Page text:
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THE WILD BUNCH

Director: SAM PECKINPAH

U.S.A. • 1969 • COLOUR • ANAMORPHIC • DOLBY DIGITAL STEREO • 35MM • 145 MIN


The Wild Bunch are an outlaw gang committed to self-assertion through action and aggression. We follow them from a bungled bank robbery which erupts into indiscriminate slaughter to their final confrontation with the Mexican army which explodes into choreographed carnage. In the process, we watch the pieties of the classical Western being blown apart.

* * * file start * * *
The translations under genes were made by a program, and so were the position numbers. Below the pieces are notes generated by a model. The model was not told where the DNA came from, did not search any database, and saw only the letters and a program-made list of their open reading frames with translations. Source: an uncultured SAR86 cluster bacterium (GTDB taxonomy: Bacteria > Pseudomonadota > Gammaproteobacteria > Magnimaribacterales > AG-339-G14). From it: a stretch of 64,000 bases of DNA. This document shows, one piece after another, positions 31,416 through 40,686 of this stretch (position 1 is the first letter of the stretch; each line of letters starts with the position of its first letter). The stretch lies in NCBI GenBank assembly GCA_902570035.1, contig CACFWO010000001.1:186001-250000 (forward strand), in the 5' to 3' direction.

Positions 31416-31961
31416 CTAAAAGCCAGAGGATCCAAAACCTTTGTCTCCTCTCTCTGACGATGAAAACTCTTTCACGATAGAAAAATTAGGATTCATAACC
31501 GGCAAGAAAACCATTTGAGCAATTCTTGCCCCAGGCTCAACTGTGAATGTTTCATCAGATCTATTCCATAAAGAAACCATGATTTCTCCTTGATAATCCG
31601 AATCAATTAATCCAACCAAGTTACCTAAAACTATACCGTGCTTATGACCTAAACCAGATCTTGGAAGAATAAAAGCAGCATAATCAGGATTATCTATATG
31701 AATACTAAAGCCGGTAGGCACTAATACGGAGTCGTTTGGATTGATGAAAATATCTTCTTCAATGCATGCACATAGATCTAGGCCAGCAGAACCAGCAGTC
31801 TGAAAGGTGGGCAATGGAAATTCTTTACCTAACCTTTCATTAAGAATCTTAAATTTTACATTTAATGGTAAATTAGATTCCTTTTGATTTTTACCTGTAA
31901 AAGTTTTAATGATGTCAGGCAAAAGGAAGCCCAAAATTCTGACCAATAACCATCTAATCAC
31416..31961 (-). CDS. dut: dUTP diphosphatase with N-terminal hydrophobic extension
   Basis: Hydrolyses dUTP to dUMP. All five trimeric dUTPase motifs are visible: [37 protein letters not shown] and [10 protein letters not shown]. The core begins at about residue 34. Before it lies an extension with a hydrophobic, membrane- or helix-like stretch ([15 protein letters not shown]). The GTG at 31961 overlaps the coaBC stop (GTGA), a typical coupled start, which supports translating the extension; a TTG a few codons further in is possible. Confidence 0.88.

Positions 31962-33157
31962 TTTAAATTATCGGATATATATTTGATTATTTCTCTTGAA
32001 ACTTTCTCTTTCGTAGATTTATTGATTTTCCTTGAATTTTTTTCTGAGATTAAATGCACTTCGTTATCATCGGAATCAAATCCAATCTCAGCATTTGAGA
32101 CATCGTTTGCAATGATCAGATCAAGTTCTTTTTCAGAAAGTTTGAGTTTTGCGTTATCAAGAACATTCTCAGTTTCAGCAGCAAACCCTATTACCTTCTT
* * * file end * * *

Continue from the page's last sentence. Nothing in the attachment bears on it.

The film’s extremes of violence might seem a response to a contemporary era of political assassination and Vietnam, yet there is something more: Peckinpah’s ambivalence about an American adventurism that can no longer be endorsed with the usual swagger, yet a lament for a vitality and individualism being lost with the closing of the frontier. All this is anticipated in the film’s famous opening, as children (the future) watch a scorpion (the Wild Bunch) being assailed by hordes of killer ants (the modern world). Avenging itself on Western myths of heroism, The Wild Bunch paradoxically revitalised the genre, dragging it, kicking and screaming, into the twentieth century. After this fabulously directed masterwork, the Western could never be — and has never been — the same.

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